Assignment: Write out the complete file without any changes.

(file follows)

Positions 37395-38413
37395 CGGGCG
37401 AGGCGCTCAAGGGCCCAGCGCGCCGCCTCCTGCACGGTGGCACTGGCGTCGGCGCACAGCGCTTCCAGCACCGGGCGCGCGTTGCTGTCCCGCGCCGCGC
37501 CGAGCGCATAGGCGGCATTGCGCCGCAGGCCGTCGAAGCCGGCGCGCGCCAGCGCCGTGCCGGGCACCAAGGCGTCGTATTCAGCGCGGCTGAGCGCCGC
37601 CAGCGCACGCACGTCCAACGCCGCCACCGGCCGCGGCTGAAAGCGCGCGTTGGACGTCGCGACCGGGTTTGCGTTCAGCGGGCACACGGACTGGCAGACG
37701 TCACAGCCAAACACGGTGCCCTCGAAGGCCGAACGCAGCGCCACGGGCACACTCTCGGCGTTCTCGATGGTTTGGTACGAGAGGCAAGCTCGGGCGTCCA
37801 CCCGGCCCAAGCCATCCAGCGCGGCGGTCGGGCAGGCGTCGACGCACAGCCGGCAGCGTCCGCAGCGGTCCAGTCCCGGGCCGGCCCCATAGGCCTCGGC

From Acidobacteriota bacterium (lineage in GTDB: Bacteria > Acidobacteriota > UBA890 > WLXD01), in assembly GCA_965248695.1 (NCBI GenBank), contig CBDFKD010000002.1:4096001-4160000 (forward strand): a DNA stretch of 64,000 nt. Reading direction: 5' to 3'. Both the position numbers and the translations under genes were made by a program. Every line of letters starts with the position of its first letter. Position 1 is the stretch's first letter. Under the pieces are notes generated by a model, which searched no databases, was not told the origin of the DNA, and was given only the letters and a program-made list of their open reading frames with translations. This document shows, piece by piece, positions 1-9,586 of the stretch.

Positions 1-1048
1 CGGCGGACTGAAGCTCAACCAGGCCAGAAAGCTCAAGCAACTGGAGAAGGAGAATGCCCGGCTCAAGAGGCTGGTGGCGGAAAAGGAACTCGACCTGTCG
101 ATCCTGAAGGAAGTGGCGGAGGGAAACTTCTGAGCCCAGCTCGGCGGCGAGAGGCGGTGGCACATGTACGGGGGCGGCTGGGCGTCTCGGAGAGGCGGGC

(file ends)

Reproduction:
Positions 37395-38413
37395 CGGGCG
37401 AGGCGCTCAAGGGCCCAGCGCGCCGCCTCCTGCACGGTGGCACTGGCGTCGGCGCACAGCGCTTCCAGCACCGGGCGCGCGTTGCTGTCCCGCGCCGCGC
37501 CGAGCGCATAGGCGGCATTGCGCCGCAGGCCGTCGAAGCCGGCGCGCGCCAGCGCCGTGCCGGGCACCAAGGCGTCGTATTCAGCGCGGCTGAGCGCCGC
37601 CAGCGCACGCACGTCCAACGCCGCCACCGGCCGCGGCTGAAAGCGCGCGTTGGACGTCGCGACCGGGTTTGCGTTCAGCGGGCACACGGACTGGCAGACG
37701 TCACAGCCAAACACGGTGCCCTCGAAGGCCGAACGCAGCGCCACGGGCACACTCTCGGCGTTCTCGATGGTTTGGTACGAGAGGCAAGCTCGGGCGTCCA
37801 CCCGGCCCAAGCCATCCAGCGCGGCGGTCGGGCAGGCGTCGACGCACAGCCGGCAGCGTCCGCAGCGGTCCAGTCCCGGGCCGGCCCCATAGGCCTCGGC

From Acidobacteriota bacterium (lineage in GTDB: Bacteria > Acidobacteriota > UBA890 > WLXD01), in assembly GCA_965248695.1 (NCBI GenBank), contig CBDFKD010000002.1:4096001-4160000 (forward strand): a DNA stretch of 64,000 nt. Reading direction: 5' to 3'. Both the position numbers and the translations under genes were made by a program. Every line of letters starts with the position of its first letter. Position 1 is the stretch's first letter. Under the pieces are notes generated by a model, which searched no databases, was not told the origin of the DNA, and was given only the letters and a program-made list of their open reading frames with translations. This document shows, piece by piece, positions 1-9,586 of the stretch.

Positions 1-1048
1 CGGCGGACTGAAGCTCAACCAGGCCAGAAAGCTCAAGCAACTGGAGAAGGAGAATGCCCGGCTCAAGAGGCTGGTGGCGGAAAAGGAACTCGACCTGTCG
101 ATCCTGAAGGAAGTGGCGGAGGGAAACTTCTGAGCCCAGCTCGGCGGCGAGAGGCGGTGGCACATGTACGGGGGCGGCTGGGCGTCTCGGAGAGGCGGGC